Growing up I was very fortunate that I was able to live in such an accepting household and that I attended the most diverse school in Moose Jaw. My elementary school took great pride in all of the students and often boasted about how diverse we were. My school had children from around the world attend and it is by far the best experience I’ve had. I was exposed to almost every culture from all around the world and learned about their beliefs, ate new foods and tried their dances. My classmates shared their background and I was able to share mine. I felt accepted, loved and educated.
As a university student studying to become a teacher, it is upsetting to me that I was introduced to racism at school. School was the place I was, and my classmates were racialized. When I was in elementary school I didn’t understand why my school had such a bad reputation. I absolutely loved school, I learned a lot and everyone was friendly. So why did every other school hate us? Why were we called “The Poor Kid School” or “The Ghetto School” and even “The Black Kid School”? I remember feeling so angry about these words and I felt extremely offended by them. I didn’t realize until I got older that these children were taught these racist sayings.
High school was even worse than my elementary school experience with racism. All of my friends attended a different high school that is known for multiculturalism whereas I attended a school that was known for the shop classes. I went from a diverse school to a new school that was predominantly white. I never would’ve thought that in today’s day and age racism would still be a thing, let alone something that was humorous to others. By now I’ve heard absolutely every insult a native women could hear and every stereotype on the face of the planet. My classmates would comment racist phrases on my social media platforms and people I called my friends would say offensive jokes directly to my face. I never thought that my skin colour would affect my relationship with other people, and never in a million years would I have thought it would affect the way people would treat my best friend.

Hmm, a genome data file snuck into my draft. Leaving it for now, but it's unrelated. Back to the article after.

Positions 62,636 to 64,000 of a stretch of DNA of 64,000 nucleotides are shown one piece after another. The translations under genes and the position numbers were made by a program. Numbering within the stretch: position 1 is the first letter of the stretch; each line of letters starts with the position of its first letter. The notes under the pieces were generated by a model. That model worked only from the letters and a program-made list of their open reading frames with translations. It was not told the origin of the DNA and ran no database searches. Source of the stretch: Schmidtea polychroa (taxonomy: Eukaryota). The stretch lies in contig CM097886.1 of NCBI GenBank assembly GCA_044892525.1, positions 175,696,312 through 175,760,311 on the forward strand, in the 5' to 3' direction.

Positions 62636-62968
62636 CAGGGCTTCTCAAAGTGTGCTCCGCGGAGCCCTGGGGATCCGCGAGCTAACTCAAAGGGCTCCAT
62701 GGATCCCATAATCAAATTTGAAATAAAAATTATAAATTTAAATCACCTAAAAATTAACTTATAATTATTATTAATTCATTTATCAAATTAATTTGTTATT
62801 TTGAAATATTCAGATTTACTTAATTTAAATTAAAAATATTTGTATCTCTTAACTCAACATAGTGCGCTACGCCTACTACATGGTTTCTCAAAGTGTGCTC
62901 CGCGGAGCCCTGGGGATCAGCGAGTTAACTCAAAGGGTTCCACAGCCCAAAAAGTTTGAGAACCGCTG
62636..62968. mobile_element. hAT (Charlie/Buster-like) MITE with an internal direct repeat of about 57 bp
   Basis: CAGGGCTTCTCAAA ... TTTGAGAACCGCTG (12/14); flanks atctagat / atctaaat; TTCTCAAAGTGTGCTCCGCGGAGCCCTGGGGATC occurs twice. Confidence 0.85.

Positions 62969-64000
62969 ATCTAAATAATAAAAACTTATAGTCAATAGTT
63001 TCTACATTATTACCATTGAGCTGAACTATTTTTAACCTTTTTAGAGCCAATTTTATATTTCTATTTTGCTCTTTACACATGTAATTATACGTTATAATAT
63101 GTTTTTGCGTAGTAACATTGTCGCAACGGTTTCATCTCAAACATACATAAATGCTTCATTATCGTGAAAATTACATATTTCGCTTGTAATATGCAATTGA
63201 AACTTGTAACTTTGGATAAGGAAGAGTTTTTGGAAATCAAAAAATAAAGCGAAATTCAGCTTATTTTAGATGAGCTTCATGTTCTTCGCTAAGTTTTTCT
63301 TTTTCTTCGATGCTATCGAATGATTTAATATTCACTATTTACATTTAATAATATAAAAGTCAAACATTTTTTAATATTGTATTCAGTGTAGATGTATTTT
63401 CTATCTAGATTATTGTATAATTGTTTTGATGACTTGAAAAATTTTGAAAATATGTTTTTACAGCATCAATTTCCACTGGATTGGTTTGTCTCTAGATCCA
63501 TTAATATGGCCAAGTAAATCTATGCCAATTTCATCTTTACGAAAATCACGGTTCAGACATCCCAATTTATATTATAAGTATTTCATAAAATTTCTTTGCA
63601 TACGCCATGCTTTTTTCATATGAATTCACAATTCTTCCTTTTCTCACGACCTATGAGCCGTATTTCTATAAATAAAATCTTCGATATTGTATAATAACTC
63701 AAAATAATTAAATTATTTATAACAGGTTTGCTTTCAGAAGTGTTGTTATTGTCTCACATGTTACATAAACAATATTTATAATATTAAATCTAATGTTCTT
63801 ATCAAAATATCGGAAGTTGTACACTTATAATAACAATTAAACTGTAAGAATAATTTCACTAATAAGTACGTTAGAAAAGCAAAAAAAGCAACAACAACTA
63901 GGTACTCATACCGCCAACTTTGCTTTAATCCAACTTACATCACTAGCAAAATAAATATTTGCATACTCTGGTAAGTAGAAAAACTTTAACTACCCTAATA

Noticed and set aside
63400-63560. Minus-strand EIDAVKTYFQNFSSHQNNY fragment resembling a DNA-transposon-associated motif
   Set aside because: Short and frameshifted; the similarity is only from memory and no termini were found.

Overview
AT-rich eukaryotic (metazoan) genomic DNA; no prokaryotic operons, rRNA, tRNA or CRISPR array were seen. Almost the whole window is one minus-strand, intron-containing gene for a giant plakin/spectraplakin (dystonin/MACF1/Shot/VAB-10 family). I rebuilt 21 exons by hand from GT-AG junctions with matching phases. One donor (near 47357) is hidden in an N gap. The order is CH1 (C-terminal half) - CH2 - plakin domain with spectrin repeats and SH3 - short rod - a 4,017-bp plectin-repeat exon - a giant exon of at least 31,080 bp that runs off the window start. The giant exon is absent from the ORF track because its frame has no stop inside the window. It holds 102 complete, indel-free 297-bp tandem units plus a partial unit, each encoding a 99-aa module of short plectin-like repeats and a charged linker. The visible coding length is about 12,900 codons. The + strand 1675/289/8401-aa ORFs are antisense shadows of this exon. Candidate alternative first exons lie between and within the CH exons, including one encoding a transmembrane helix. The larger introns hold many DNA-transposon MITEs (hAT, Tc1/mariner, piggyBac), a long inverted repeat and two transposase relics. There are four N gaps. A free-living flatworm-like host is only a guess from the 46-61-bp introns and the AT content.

I realized that I was racialized the moment I was separated from my elementary school friends. I learned very quickly that racism is something I had to get used to although I know I shouldn’t have to. I realized that not everyone has such an open mind and many people haven’t had the opportunity I had as a child. I think children learn discrimination from the society we live in. I strongly believe that children are taught to be racist because I don’t think anyone is born racist. I also believe that these values are instilled in people because of the society we live in.